Kim Ransom

Kim Ransom

Amendment B, repealing the Gallagher Amendment, is an uncompromising zero-sum situation for Colorado residents. This statewide proposition will raise property taxes, remove protections for homeowners and renters, and squash needed checks and balances in place to safeguard Colorado residents from state legislative action.

The Gallagher Amendment was put in place to fiscally benefit homeowners and renters. To estimate how much you’re saving on property taxes this year, multiply your current tax by three; if you’re paying $1,000 right now, then without Gallagher you’d be paying almost $3,000 in property taxes. Savings from the Gallagher Amendment have added up to $35 billion since it was enacted in 1982. There’s only one way to go if the Gallagher Amendment is repealed — and it doesn’t put more money back in your pocket.

If Amendment B passes, the first year of repeal will come with a high price tag that will impact residents across the state. The tax bill for 2021 will cost residents more than $203.7 million in additional taxes and will grow as time goes on. Unfortunately, sponsors of Amendment B have already failed to disclose this tax increase even though it’s required by the Taxpayer's Bill of Rights (TABOR) in the Colorado Constitution.

Amendment B is not just repealing Gallagher, it is removing specific language in the Colorado Constitution that will inevitably lead to increased property taxes, higher rent and less housing affordability across the state. Gallagher constituted a 45:55 ratio that ensured residents would never pay more than 45% of the state’s property taxes. This, in turn, left nonresidential properties, such as commercial and industrial properties, to pay taxes on the remaining 55%. As business and home values fluctuate, assessment rates adjusted to keep the 45:55 ratio. The rate decreased from 21% in 1982 to 7.15% today and is expected to go down once more to 5.88% in 2021. If the Gallagher Amendment is repealed, homeowners can expect to pay an additional 10% to 20%, which is based on their home’s value, assessment rate and mill levy rates for the county and special districts. And, that’s just in the first year.

This checks-and-balance system of governing assessment rates and total value limitations has been essential to keeping residential property taxes low, impeding special interest groups from lobbying for tax breaks and giving local governments say in where property taxes are spent in each community. While homeowners and renters face tax increases, businesses could see decreases — we don’t know who will benefit and by how much because all of this becomes unpredictable if Gallagher is repealed. We’re going for an "all or nothing" proposition without having controls, such as the 45:55 ratio, in place.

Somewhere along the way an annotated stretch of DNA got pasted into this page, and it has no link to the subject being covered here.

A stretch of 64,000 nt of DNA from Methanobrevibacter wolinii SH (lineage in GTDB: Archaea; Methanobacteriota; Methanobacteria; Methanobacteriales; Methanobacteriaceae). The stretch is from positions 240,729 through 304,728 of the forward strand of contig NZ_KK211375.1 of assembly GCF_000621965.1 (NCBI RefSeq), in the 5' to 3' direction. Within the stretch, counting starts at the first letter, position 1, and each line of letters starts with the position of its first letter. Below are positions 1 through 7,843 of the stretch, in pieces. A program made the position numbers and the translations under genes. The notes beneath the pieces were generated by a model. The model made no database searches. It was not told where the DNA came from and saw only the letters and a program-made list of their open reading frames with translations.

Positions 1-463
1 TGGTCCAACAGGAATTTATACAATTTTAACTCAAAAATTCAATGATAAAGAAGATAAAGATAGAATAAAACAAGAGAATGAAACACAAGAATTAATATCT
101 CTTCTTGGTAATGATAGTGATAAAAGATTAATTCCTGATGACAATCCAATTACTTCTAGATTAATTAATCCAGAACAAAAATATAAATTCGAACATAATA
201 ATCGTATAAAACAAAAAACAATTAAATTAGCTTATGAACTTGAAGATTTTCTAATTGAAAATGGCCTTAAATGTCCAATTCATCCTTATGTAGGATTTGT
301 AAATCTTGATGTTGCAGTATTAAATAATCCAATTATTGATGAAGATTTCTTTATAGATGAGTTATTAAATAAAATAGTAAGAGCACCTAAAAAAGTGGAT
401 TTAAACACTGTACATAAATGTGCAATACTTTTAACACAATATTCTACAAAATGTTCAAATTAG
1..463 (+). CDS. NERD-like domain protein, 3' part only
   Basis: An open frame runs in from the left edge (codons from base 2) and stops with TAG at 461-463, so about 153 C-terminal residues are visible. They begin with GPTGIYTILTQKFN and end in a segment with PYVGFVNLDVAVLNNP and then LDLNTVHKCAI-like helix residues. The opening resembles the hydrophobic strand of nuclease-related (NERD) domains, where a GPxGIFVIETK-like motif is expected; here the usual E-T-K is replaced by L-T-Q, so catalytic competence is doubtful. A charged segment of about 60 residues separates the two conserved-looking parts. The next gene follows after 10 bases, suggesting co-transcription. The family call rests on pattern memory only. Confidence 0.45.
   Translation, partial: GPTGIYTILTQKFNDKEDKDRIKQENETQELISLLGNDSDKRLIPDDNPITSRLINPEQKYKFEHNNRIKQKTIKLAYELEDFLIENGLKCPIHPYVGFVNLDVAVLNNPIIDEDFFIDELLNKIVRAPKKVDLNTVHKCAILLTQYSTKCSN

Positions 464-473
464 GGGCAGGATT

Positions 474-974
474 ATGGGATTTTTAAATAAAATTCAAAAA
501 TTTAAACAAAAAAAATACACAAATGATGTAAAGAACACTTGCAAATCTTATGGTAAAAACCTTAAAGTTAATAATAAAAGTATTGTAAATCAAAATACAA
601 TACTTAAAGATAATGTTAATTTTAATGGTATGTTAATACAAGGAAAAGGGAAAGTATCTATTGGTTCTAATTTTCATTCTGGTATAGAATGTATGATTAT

Proponents of Amendment B see this statewide proposition as means to an end amid an economic downturn, but this isn’t the answer. We don’t know how or when residents are going to financially recover, and we also don’t know what the legislature will look like following Election Day; so, who are we to take away the only protections against property tax increases for Coloradans?

Additionally, proponents of Amendment B don’t have a future plan for residential taxpayers when Gallagher is gone. This is irresponsible, unstable, and as I’ve mentioned, costly. The ballot language proposing Amendment B doesn’t specify any of this — the lack of replacement, the increase in property taxes, the sense of control through the 45:55 requirement — nor does it explain what it’ll cost in the future.

While some proponents of the Gallagher repeal, or Amendment B, claim this ballot measure would help localities, it makes more sense to address these issues at the local level. Without a clear plan for what happens after Gallagher is repealed, cities and counties cannot plan for the future.

The bipartisan support behind the effort to educate voters on the pitfalls of voting to repeal Gallagher has rallied around the important concept of keeping housing costs low for homeowners and renters. Do not be misled by confusing ballot language. Let’s dedicate ourselves to preserving fiscal responsibility for our state by voting “no” on Amendment B this campaign season.

Kim Ransom, a Republican from Parker, represents District 44 in the Colorado state House. 

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